Bear Festival Stew
Community bear stew vegetable preparation is Friday, July 7, 2023 at 7:00am at the park kitchen area. All are welcome to join, just bring a cutting board and peeler!
The McCleary Bear Festival was dreamed up in 1959 by Norman Porter, then editor of the hometown newspaper. It wasn’t that he disliked bears, but he and other residents of this area knew that bears, prior to hibernation when they need extra calories or after hibernation when their preferred food sources are still unavailable, crave the soft layer of sapwood that’s underneath the bark. In order to satisfy their craving, they would often strip a tree of all its bark. They may also damage trees when rubbing vigorously against them to leave their scent. Some bears can cause extensive damage to trees which will result in the tree getting ill and eventually dying.
It started with a remark by a friend of Porter’s, who claimed that Skamania bears, if properly cooked, were the world’s most delicious. The two agreed to meet head-on in a bear-tasting contest in McCleary. Now the civic-minded McClearians became interested, began forming committees and decided to stage something more than just a bear-eating contest. Working with Porter, they created the Second Growth and Bear Festival.
McCleary is a slumbering little lumber town 30 minutes west of the Capitol City, Olympia, and depends greatly upon the forests surrounding it in Grays Harbor County for survival. The Simpson Timber Company always replants harvested land for future use of the timber industry, as do all other timber companies in the Northwest. It is these young trees that bears find so tasty and damage readily each spring. By the ninth annual Bear Festival, 4,000 visitors were gathered in McCleary. The cooking crew by then had grown to several local sportsmen who started two days ahead of time to make sure the bear stew was ready on time. Now we host upwards of 10,000 people from all over the United States and Canada who have heard one way or another about the big three-day celebration on the second full weekend of July each year.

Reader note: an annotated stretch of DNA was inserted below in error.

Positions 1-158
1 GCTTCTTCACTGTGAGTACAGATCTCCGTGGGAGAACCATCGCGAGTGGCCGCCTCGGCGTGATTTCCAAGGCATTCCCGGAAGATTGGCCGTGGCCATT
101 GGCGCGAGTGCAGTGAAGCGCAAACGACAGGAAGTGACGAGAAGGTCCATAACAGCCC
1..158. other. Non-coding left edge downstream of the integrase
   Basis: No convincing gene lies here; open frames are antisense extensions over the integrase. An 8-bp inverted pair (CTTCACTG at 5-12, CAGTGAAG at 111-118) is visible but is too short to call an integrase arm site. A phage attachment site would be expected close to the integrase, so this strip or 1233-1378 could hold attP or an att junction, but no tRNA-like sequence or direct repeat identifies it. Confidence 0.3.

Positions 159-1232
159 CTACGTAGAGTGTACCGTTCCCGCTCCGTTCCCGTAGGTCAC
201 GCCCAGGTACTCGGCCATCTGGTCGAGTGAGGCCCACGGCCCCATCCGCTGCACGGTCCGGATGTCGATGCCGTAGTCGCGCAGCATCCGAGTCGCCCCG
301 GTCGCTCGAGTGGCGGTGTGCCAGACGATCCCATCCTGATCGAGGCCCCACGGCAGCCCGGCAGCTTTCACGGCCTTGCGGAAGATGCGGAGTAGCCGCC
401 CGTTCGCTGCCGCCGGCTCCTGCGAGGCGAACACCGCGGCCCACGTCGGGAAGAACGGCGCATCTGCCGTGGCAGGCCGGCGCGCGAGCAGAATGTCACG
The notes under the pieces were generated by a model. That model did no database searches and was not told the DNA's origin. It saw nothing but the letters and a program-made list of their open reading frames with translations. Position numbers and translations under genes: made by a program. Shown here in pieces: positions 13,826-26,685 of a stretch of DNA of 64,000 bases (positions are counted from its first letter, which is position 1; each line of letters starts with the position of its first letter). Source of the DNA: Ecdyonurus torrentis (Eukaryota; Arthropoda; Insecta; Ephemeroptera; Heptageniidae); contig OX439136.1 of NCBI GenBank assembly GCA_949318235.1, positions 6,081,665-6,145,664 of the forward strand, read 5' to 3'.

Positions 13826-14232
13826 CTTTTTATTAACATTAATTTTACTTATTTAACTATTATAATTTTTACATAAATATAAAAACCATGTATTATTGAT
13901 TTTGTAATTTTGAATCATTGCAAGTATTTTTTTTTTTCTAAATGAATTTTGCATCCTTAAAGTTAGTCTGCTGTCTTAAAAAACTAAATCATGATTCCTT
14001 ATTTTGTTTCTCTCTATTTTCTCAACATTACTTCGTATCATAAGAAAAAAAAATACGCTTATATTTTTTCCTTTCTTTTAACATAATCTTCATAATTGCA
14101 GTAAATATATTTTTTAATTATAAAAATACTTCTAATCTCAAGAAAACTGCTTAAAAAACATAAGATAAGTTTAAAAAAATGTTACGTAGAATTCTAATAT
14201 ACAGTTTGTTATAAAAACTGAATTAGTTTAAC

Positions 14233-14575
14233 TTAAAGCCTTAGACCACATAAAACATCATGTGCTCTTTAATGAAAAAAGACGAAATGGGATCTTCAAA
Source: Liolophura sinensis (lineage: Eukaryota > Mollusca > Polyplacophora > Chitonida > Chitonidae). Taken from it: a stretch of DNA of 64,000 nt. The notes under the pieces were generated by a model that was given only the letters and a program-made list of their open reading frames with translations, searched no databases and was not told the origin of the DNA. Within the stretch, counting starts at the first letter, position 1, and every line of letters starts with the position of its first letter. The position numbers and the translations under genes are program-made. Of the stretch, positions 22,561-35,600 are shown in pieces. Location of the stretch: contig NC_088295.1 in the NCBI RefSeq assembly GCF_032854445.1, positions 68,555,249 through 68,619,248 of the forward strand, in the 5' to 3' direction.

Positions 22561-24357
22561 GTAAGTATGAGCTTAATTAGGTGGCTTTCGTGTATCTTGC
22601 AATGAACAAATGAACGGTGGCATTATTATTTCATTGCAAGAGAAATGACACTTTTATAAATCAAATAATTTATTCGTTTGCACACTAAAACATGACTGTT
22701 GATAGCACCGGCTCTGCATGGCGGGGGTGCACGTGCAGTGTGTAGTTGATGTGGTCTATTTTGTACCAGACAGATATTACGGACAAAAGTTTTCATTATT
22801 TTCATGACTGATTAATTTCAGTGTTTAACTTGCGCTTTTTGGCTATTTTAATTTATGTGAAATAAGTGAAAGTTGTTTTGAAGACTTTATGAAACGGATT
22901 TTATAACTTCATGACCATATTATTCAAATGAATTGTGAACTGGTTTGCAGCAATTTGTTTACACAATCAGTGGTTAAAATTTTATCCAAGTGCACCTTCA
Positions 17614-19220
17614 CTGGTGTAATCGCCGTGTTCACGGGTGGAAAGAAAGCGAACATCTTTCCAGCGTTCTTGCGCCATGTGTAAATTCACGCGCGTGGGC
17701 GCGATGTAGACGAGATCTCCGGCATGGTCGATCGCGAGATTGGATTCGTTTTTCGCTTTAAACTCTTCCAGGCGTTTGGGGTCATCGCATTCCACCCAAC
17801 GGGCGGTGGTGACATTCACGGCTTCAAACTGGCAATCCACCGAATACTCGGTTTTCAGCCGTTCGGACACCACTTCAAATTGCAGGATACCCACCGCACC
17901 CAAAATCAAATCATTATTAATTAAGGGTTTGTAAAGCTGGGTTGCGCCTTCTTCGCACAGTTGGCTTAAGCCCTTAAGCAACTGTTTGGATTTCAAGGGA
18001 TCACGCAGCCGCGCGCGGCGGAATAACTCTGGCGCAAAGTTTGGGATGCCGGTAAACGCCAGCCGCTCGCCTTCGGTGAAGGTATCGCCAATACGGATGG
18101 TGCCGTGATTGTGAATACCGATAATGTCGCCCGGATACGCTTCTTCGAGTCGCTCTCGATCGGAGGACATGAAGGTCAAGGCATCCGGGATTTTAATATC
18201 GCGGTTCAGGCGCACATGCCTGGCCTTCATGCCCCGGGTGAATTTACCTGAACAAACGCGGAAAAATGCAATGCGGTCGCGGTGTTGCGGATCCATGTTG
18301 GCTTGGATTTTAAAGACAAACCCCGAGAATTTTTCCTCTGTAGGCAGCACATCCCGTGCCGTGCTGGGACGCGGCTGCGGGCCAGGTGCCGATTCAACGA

Bear meat is obtained through the Fish and Wildlife Department, where hunters apply and receive permits for the nuisance wildlife program that require specific State mandated regulations to be followed.
100+ pounds of meat go into the stew with a small portion of that being beef if there is a lack of bear meat that season. There are also hundreds of pounds of potatoes, carrots, onions and a large kettle of “special” spicy sauce cooked just right with seasonings that are added just before serving that is prepared by community volunteers. The stew is cooked in enormous iron kettles on stoves in the City Park kitchen by our volunteer fire fighters. This is one case where too many chefs don’t spoil the stew, for it takes about 40 people to handle the cooking chores; McCleary Fire Department taking ’round the clock shifts watching and stirring and adding the right ingredients at the right time to make the stew just right. The menu also calls for a ton of watermelon, 3,000 rolls, and baked beans by the kettles full. It is served immediately following the Grand Parade, which always starts at 12:00 noon on Saturday.